CLINTON — The emotion was palpable at the selectmen’s meeting Tuesday night as the board opened it up to public comments pertaining to the town’s police department.

More than 50 residents and members from bordering towns were there, including Capt. Dan Davies for the Kennebec County Sheriff’s Department, a state police officer and Maeghan Maloney, the district attorney for Kennebec County.

The majority of attendees were in favor of keeping the local police department, with the most common criticism being the amount of tickets handed out and the types of violations people have been ticketed for, as well as questions about Police Chief Craig Johnson’s hiring practices.

Marjorie Goodwin, owner of Dick’s Market in Clinton, voiced her support for local police protection.

“I’m speaking as a resident, a home owner and a business owner in town and we need a dedicated police force,” Goodwin said.

Tuesday’s meeting was the first of three that will feature the police department conflict on the agenda.


“I’ve been an avid supporter of the police department, but I think a lot of the reason we’re here tonight is because lately, it’s been different. It’s been numerous, frivolous traffic stops,” said Jim Wilber, a resident of Clinton. “I’ve lived here 25 years and I’ve never seen anything like this. We just can’t afford that.”

“The police department is here to enforce the law,” said John Cummings, a resident of Clinton. “If the speed limit is 45, that’s not the police’s fault — they are there to enforce it. You can’t fault the police department because they’re out enforcing the law.”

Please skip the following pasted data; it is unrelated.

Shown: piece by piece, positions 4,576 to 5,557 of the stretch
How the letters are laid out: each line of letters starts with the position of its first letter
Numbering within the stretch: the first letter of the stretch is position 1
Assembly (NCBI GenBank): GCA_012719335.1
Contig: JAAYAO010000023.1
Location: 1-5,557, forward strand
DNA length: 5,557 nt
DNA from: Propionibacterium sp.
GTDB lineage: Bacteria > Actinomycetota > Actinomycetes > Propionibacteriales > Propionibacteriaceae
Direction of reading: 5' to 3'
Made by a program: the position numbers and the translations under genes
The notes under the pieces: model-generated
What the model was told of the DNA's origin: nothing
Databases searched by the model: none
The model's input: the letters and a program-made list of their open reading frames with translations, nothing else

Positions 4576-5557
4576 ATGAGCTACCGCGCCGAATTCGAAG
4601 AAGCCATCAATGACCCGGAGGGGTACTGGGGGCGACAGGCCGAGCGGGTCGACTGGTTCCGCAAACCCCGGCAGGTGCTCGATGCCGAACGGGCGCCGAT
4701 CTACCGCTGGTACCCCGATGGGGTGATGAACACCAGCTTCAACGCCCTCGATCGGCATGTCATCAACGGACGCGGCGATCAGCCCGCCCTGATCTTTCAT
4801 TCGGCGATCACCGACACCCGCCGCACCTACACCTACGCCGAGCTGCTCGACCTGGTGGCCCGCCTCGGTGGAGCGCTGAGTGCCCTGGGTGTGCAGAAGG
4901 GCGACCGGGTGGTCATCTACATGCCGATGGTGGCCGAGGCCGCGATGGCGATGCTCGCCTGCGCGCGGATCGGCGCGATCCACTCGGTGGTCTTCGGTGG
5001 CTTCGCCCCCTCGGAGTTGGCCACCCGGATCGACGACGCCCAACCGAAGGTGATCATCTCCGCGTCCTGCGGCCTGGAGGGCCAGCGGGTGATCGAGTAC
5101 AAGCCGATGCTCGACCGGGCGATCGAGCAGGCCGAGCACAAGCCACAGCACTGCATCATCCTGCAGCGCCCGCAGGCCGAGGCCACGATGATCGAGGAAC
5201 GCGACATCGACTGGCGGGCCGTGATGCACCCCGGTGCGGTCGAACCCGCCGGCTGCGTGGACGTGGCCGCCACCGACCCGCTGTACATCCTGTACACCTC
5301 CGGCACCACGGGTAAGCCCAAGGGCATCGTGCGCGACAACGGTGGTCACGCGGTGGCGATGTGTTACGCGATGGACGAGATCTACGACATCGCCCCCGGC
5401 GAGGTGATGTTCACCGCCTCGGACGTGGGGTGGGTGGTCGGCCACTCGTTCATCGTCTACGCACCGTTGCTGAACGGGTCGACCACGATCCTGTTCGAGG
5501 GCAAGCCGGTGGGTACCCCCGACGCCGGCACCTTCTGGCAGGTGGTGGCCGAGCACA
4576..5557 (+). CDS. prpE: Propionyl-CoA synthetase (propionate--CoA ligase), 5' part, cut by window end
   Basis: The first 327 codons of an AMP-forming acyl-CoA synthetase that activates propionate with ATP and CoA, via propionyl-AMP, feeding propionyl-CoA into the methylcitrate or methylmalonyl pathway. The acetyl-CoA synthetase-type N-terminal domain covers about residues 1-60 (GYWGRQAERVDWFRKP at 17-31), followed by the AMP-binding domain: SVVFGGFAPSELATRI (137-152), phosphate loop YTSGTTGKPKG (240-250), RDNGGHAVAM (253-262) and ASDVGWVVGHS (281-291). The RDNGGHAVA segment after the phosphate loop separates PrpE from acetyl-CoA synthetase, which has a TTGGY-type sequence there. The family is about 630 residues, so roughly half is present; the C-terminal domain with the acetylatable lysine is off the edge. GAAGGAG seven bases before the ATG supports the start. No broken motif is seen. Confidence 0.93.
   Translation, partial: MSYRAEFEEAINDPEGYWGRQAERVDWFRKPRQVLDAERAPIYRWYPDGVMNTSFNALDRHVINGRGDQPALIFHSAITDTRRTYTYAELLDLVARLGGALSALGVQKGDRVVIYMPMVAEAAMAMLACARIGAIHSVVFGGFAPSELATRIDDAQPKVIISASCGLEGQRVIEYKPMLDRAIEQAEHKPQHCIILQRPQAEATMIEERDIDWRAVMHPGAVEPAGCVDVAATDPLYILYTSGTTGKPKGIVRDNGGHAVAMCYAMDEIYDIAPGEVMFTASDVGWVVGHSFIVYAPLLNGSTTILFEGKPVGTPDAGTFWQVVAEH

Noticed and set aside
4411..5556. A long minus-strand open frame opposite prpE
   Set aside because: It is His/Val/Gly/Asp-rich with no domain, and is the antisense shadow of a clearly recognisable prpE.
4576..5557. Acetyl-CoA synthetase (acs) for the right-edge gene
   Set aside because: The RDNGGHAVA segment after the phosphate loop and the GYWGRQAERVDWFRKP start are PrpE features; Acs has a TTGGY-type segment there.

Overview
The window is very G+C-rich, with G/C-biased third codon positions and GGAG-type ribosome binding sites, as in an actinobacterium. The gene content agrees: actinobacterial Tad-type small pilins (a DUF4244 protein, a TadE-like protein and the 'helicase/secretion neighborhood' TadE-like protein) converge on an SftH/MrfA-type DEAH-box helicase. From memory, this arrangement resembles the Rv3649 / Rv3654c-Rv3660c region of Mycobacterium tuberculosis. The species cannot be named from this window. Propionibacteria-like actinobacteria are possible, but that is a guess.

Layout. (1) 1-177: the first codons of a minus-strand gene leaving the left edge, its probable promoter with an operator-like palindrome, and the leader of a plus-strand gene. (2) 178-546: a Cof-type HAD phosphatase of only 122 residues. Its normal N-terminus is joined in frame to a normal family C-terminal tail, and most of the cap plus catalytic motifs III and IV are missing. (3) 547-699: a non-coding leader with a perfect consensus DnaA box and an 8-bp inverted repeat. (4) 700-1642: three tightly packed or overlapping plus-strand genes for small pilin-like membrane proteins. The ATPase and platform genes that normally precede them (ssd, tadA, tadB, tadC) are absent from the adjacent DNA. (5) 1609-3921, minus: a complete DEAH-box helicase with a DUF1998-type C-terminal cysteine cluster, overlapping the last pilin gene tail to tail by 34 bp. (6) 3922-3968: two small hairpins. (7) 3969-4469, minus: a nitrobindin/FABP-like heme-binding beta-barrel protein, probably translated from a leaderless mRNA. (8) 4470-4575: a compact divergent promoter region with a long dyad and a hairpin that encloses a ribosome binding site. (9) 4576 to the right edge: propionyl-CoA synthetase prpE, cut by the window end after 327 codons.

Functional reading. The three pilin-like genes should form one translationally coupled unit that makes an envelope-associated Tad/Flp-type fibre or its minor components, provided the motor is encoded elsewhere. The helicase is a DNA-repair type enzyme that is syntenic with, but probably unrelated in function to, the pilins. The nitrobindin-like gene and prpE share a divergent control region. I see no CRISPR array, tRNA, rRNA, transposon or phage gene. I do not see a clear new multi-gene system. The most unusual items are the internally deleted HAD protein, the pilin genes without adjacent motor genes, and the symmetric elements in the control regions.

Wilber said he supports the chief and he’s done a good job except in who he hires.

“He’s got some gung-ho people on the force that are making frivolous stops throughout town, parking at and tying up businesses, and it has to stop,” he said.

“We’re a police department that’s allowed to have three full-time officers,” Johnson said. “I work as the chief of police, a patrolman, a training officer and I’m the secretary. Most of the officers do what we can.

“It’s not an exact science,” Johnson said about the hiring process. “I do extensive background checks. I’ve raised the bar on hiring practices since I became the chief.”

Two more public hearings will be held with a focus on the police department, July 9 and July 23, before a special town meeting will be held on Aug. 13.

At the annual Town Meeting earlier this month, voters chose to reject the police budget of $197,954 and the department is running on last year’s budget of $198,044. The police department has been under scrutiny before, most recently in 2009 and 2010 when voters rejected the department twice before approving the budget on its final chance before getting dissolved.

Jesse Scardina — 861-9239
[email protected]

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